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Sep 16, 2010 02:37 PM

Does parchment paper burn at 400 degrees F?!

Does parchment paper burn at 400 degrees F? How about greaseproof paper? If I want to make choux pastry then what kind of paper should I use to prevent burning?

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  1. depends, don't leave too much overhang, that is the first to burn....greaseproof likely not - should be ok...parchment ...more likely to burn ..if you're worried just give it a quick spritz with a water spray (fine mist) half way through the cooking time. I'd keep my eye on parchment.

    1 Reply
    1. re: Minister of Kebab

      At 400F it's might brown a bit but who cares. You could also use a silicon baking sheet. I'm pretty sure you could cook on the sun with those things

    2. I just roasted a marrow bone at 440 F on parchment because I ran out of foil, and it came out fine. The paper is a little browned, but that's ok. It should only burn if you leave it in for a long time in a very dry oven, and you have overhang close to the walls/element. Keep the parchment paper in contact with the tray in the middle of the oven, with as little overhang as you can manage, and it's fine. The box itself should say that it's safe up to 400 F.

      You might want to try the Home Cooking board for specifics if you're concerned.

      3 Replies
      1. re: Underdog Rally

        never used parchment paper...but can someone do a quick recap of the pros of using parchment paper? i believe fish works well with it??

        1. re: samtron608

          There are several parchment threads on this board that you can read. It streamlines prep and clean-up for so many things that a synopsis is impossible.

          1. re: samtron608

            I use parchment paper on a sheet pan under vegetables I'm roasting instead of aluminum foil. I have used parchment paper under bread, on top of a heated-to-450F+ stone (sometimes it's easier to move dough onto a stone with parchment underneat it). Anytime I don't want to clean up a ceramic-type pan that I am baking fish or meat that has a lot of fat that could be burned onto the pan, I will put parchment paper underneath to make clean-up a snap.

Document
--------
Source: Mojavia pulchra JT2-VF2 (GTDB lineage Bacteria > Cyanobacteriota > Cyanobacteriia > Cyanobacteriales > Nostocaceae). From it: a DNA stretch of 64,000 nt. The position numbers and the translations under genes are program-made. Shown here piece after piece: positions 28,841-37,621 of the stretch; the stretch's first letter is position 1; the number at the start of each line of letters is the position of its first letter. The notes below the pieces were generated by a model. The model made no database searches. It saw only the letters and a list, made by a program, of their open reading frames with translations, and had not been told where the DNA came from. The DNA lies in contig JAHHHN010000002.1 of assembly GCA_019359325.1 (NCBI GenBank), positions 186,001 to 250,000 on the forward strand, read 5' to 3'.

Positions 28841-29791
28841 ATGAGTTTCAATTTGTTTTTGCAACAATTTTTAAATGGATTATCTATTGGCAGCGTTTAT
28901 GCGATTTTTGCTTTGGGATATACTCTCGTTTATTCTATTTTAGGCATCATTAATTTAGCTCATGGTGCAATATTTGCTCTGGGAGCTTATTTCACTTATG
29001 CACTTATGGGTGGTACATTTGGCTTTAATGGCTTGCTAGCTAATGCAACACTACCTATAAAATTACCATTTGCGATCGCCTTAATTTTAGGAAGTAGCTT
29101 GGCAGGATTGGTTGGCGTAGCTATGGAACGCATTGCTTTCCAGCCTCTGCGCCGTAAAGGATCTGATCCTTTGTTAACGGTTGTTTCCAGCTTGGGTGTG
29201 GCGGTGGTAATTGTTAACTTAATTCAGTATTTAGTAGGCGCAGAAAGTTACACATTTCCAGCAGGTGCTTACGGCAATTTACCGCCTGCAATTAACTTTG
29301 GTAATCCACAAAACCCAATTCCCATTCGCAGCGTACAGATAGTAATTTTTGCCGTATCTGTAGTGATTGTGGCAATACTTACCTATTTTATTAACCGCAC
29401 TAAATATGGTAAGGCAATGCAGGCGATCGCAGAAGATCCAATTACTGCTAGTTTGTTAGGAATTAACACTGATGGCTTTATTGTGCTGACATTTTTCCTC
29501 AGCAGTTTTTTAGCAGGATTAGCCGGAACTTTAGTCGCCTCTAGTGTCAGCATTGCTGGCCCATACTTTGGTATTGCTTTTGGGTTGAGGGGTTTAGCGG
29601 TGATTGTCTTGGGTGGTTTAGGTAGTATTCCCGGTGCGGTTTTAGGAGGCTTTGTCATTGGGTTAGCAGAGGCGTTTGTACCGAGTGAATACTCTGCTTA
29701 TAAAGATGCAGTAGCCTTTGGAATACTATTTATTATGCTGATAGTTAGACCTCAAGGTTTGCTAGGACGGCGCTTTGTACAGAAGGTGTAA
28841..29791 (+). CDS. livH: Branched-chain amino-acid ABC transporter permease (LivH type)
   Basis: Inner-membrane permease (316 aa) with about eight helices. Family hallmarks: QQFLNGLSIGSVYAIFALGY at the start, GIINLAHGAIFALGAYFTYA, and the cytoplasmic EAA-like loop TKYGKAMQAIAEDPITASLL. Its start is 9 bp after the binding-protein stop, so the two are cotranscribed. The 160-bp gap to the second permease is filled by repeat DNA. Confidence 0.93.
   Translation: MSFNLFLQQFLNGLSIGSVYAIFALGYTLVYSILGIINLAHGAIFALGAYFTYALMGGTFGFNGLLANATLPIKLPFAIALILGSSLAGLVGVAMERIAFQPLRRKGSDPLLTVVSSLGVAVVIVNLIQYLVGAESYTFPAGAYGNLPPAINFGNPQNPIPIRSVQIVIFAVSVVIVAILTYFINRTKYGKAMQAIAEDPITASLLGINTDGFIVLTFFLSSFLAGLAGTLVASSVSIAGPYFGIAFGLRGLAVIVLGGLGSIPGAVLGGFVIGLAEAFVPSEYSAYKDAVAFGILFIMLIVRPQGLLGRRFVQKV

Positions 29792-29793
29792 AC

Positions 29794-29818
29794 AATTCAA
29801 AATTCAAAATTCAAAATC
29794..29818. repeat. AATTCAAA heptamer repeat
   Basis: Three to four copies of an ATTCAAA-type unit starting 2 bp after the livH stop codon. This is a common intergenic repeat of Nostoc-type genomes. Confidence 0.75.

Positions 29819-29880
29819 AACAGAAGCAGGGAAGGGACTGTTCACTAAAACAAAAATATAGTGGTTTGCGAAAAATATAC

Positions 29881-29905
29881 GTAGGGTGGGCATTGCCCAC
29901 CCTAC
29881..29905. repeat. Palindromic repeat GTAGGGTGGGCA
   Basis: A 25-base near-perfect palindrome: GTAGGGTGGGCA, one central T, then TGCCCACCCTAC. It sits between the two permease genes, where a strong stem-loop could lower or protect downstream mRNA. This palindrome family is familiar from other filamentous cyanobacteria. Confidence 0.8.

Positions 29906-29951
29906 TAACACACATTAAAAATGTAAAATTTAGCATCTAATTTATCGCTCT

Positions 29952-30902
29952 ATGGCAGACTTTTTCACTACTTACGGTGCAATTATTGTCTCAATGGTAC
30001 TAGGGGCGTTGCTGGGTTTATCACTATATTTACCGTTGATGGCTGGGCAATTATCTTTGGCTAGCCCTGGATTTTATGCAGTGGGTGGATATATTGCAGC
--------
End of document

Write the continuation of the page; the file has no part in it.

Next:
1. re: thew

            wishing CH had a "like" button :)

          2. For sure, check the box. I have 3 different brands in my pantry and each has different burn points. I've used my fave, quality brand at 400 without issue. You shouldn't have a problem with parchment but I'd highly recommend that you purchase a "silpat" pad - a silicone sheet that you can use as a non-stick pad for all your baking (up to 482 F) I LOVE mine.

            Here's the link:

            4 Replies
            1. re: Breadcrumbs

              I've used parchment paper in a 500 degree preheated cast iron dutch oven for my no knead bread and it has never burned just browned.

              1. re: Breadcrumbs

                Breadcrumbs: I also love my Silpat, but it does worry me a bit. It feels gummy and I know it's made of synthetic fibers....hasn't stopped me from using it for the past several years. If I start to sprout a second nose or something, I'll let everybody know. ;+)

                1. re: oakjoan

                  Hi oakjoan, I used to have the exact problem as well. I think the film tends to build up more if you use cooking sprays...which I do for all my baking. I found this link and never looked back. Here you go:


                  Let me know how this works for you.

                  1. re: Breadcrumbs

                    Nice to know there's a way of removing the ick but it's a lot of trouble compared to just using parchment to begin with! Will try the baking soda on a silicone muffin tin I was given that has not been usable since the first time, which gunked it up.